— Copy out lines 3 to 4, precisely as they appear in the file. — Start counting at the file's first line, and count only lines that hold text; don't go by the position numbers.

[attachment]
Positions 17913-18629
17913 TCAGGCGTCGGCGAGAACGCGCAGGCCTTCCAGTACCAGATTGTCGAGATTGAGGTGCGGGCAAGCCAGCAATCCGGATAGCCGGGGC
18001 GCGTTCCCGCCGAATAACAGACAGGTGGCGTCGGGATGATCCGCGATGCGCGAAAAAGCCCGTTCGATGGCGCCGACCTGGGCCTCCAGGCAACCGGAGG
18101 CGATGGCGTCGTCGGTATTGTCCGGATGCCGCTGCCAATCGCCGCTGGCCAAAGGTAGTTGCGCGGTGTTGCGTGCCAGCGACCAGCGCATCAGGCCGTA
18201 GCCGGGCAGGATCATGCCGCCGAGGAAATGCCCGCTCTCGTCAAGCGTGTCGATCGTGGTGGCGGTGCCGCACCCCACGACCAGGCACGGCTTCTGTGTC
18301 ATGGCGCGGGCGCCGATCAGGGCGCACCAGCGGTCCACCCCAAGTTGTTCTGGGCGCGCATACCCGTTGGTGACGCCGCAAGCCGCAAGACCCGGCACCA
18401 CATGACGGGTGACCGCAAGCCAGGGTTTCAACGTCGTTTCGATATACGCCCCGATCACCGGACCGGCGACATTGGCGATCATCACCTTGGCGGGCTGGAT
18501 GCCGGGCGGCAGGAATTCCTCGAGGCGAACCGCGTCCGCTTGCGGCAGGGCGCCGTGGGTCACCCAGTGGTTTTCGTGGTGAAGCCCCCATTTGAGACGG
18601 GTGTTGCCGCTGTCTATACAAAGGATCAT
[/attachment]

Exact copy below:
18001 GCGTTCCCGCCGAATAACAGACAGGTGGCGTCGGGATGATCCGCGATGCGCGAAAAAGCCCGTTCGATGGCGCCGACCTGGGCCTCCAGGCAACCGGAGG
18101 CGATGGCGTCGTCGGTATTGTCCGGATGCCGCTGCCAATCGCCGCTGGCCAAAGGTAGTTGCGCGGTGTTGCGTGCCAGCGACCAGCGCATCAGGCCGTA